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How David Ellison built skydance into Hollywood’s smart bet


The equity deal with RedBird and CJ Entertainment valued Skydance at around $ 2.3 billion. At its current rate of growth – sales this year are expected to grow more than 40 percent year over year, the company said – skydance could be worth $ 5 billion or more in a few years. Mr. Ellison would most likely seek a sale or an IPO at this point.

Skydance could quickly become an acquisition target. With Amazon’s $ 8.45 billion purchase of MGM, content engines with access to established intellectual property, including skydancing, are hot prospects. Even if Skydance parted ways with Paramount next year, the expiring deal will give Skydance an incredible advantage: the continued right to invest in the Paramount franchises in which Skydance is already involved. “Star Trek.” “Impossible mission.” “Jack Ryan.” “GI Joe.” “Top Gun.”

Comcast, which needs to bolster its streaming service Peacock, could be a buyer. So could Apple, which was considering adding MGM. This spring, Skydance received feelers from a special purpose vehicle, SPAC for short, under the direction of Kevin A. Mayer, the former streaming boss at Disney.

“It’s true that we’ve had some interesting conversations lately, but our growth curve is still significant and if we continue to work hard and remain adaptable it should give us many choices in the future,” said Ellison, sounding more like an MBA -A graduate as a budding entertainment tycoon.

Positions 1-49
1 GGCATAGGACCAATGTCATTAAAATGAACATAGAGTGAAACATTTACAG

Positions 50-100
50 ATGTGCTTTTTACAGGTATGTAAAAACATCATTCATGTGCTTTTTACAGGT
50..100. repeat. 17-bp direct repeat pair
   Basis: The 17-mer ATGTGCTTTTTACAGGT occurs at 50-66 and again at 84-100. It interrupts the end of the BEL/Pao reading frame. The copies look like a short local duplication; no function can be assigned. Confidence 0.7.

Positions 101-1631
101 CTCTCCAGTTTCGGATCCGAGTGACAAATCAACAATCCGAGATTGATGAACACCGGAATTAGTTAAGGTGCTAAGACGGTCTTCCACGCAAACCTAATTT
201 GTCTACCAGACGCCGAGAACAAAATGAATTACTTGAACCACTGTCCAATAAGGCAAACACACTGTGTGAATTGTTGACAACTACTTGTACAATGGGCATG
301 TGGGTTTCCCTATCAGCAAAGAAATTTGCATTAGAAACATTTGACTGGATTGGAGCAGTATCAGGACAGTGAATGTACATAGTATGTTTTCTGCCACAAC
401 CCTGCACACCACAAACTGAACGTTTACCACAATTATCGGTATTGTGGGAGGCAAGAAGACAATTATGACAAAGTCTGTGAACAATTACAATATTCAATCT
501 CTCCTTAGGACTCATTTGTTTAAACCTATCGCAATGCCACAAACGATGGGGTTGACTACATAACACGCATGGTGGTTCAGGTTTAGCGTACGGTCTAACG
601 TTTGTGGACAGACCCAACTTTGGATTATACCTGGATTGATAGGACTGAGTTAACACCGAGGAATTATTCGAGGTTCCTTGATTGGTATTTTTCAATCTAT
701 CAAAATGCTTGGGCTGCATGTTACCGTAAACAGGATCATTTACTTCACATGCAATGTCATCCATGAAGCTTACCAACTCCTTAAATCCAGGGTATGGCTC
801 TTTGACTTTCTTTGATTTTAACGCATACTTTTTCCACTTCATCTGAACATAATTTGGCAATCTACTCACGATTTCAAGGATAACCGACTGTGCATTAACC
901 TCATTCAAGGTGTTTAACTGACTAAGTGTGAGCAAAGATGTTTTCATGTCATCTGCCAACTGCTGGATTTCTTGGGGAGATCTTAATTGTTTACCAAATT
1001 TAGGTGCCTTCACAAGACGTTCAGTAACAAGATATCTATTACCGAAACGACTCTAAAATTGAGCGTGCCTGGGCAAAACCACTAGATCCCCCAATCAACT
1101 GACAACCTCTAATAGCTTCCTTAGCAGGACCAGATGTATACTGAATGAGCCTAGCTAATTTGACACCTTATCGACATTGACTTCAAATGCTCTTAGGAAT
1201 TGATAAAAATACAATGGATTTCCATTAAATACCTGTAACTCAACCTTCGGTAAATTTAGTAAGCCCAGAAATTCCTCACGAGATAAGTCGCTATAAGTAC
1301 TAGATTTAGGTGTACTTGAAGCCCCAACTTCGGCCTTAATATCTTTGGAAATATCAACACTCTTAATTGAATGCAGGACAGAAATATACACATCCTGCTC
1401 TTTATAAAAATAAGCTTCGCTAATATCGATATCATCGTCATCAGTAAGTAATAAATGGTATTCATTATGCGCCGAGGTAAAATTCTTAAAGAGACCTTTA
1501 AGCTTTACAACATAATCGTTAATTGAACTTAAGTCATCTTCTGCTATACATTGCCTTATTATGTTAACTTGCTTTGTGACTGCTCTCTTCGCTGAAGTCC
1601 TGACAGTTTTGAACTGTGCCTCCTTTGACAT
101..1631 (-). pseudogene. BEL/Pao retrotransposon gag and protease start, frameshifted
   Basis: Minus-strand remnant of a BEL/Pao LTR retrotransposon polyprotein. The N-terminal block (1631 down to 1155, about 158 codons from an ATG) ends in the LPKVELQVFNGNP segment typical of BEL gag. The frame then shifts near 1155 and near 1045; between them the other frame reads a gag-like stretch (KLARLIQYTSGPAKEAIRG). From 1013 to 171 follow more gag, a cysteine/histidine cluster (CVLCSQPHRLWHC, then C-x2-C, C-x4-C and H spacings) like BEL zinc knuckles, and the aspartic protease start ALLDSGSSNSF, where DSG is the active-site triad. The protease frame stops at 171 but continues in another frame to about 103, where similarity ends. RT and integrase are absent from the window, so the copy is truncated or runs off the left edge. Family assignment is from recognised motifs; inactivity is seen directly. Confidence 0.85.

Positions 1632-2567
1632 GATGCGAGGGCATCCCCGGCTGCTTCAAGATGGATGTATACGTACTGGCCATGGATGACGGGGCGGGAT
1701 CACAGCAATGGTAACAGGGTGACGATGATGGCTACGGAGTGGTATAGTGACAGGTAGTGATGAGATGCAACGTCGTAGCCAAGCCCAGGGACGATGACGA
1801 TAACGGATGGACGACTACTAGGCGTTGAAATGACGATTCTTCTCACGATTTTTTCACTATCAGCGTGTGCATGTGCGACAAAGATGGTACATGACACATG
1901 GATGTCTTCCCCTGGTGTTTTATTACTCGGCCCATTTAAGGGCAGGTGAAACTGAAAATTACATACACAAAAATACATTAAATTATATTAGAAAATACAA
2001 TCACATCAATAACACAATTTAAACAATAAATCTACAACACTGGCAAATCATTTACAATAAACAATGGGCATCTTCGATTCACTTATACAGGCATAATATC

Skydance has far-reaching expansion plans. Amy Hennig, former senior creative executive at Electronic Arts, is building a video games division. Another department focuses on virtual reality content. Mr. Ellison recently hired Luis Fernández, a 20-year-old Disney veteran, to start a consumer goods business. But the future of skydance rests on scripted content and the degree to which pay-crap movie and television franchises can get it off all of the stuff, as “The Old Guard” apparently did.

Some people in Hollywood remain skeptical that skydancing has the creative expertise to pull it off. Mr. Ellison and his team excelled at putting together projects (29 films and television series sold to streaming services in two years). But the execution – quality – was inconsistent. And quality matters: Skydance’s action comedy “6 Underground,” an action comedy directed by Michael Bay, drew 83 million Netflix accounts in late 2019, but the film also received less than great reviews which diminished interest from Netflix a sequel.

A stream of well-reviewed original hits would force Hollywood to finally take Mr. Ellison seriously as a creative force.

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